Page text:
They say dogs are man's best friend. And, dogs used to be man's best friend even 14,000 years ago, a group of archaeologists have found.
According to a study, which was published in the Journal of Archaeological Science, a 14,000-year-old grave reveals the emotional attachment between humans and animals. But how can we come to a conclusion just looking at the 14,000-year-old grave?
As per the study, a group of workers found an ancient grave site at Oberkassel, today a suburb of Bonn, Germany, which included humans and dogs together — a dog, a man, and a woman. Several other decorated objects from the Paleolithic era, which are made of antler, bone, and teeth, were also found in the grave site.
While analyzing the remains, veterinarian and archaeologist Luc Janssens have found that the puppy was suffering from canine distemper. Given that, he explained that the pup could have died sooner as the disease is contagious and incurable. But he lived nine more weeks because of the immense care taken by its masters.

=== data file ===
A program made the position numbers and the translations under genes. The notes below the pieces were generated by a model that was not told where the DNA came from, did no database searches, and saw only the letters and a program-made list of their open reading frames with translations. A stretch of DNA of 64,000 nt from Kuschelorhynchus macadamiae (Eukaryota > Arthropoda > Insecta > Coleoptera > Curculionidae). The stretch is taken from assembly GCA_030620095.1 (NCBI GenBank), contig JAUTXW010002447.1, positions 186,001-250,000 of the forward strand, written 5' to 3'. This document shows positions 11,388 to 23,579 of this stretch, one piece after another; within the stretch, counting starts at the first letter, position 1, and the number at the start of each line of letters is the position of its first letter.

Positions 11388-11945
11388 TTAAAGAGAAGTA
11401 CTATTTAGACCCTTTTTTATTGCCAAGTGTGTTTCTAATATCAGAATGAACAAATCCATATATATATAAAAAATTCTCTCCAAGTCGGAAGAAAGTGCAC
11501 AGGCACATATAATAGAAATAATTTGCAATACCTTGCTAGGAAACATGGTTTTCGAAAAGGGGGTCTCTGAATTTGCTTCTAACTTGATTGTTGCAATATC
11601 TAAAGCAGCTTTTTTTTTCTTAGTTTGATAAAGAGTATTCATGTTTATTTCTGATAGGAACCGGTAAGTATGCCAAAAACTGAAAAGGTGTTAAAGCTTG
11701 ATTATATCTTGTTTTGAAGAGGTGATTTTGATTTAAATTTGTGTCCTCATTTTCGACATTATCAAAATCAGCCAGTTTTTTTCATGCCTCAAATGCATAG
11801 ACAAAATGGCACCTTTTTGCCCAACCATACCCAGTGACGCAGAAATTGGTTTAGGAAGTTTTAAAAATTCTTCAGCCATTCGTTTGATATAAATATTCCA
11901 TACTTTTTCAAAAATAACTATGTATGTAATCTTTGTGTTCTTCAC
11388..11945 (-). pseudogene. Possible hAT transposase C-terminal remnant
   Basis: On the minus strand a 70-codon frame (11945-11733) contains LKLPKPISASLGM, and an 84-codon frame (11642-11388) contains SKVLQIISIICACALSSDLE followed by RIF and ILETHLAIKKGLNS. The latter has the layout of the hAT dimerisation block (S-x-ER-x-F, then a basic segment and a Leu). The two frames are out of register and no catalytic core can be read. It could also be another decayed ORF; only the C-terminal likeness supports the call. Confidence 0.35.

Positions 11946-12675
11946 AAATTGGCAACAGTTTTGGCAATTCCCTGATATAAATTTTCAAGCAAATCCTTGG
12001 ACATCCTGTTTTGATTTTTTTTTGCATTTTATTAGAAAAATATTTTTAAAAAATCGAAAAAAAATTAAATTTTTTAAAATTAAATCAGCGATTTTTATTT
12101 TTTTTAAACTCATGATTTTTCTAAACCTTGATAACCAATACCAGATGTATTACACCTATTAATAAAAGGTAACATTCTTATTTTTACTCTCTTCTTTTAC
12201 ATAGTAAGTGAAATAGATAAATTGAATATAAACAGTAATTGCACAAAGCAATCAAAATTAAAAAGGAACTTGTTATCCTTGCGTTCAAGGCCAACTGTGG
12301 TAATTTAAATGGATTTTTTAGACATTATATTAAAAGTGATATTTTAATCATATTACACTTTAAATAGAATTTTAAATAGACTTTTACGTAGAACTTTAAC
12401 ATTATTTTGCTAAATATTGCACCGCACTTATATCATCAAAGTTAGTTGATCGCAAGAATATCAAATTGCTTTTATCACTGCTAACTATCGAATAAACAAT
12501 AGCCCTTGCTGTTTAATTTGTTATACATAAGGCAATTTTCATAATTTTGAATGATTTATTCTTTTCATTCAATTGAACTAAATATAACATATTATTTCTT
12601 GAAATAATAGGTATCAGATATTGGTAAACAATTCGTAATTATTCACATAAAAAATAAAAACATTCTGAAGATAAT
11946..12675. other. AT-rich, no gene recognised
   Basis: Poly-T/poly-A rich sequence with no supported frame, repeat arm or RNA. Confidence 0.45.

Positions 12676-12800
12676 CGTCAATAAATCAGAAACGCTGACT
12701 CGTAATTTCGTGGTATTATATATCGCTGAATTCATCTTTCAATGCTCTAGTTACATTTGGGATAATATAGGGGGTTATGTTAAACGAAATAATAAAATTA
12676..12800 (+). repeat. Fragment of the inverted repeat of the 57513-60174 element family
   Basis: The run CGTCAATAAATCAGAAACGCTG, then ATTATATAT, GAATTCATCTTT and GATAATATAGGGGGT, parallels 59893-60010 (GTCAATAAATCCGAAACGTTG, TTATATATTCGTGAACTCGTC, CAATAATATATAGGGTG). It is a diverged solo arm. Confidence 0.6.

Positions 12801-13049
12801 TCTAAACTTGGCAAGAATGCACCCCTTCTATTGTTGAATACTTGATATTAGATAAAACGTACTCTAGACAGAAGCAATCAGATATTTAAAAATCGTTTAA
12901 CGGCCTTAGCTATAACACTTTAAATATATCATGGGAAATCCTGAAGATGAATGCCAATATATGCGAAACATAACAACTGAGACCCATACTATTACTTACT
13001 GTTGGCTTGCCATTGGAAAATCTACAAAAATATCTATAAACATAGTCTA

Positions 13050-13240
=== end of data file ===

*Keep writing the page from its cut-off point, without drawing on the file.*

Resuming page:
"I'm lucky because I am both a veterinarian and an archaeologist," Janssens is quoted as saying in a report by National Geographic. "Archaeologists aren't always looking for evidence of disease or thinking about the clinical implications, but as a vet, I have had a lot of experience looking for these things in modern dogs."
According to the study, the puppy died when it was 28-weeks-old. And, the gravesite indicates that the people, who were buried alongside the dog, cared about their pet a lot.
However, Canine Distemper is a serious illness that affects dogs and some other certain animals. The symptoms include fever, not eating, dehydration, lethargy, diarrhea, and vomiting.
"Since distemper is a life-threatening sickness with very high mortality rates, the dog must have been perniciously ill between the ages of 19 and 23 weeks," said Liane Giemsch, the paper co-author. "It probably could only have survived thanks to intensive and long-lasting human care and nursing."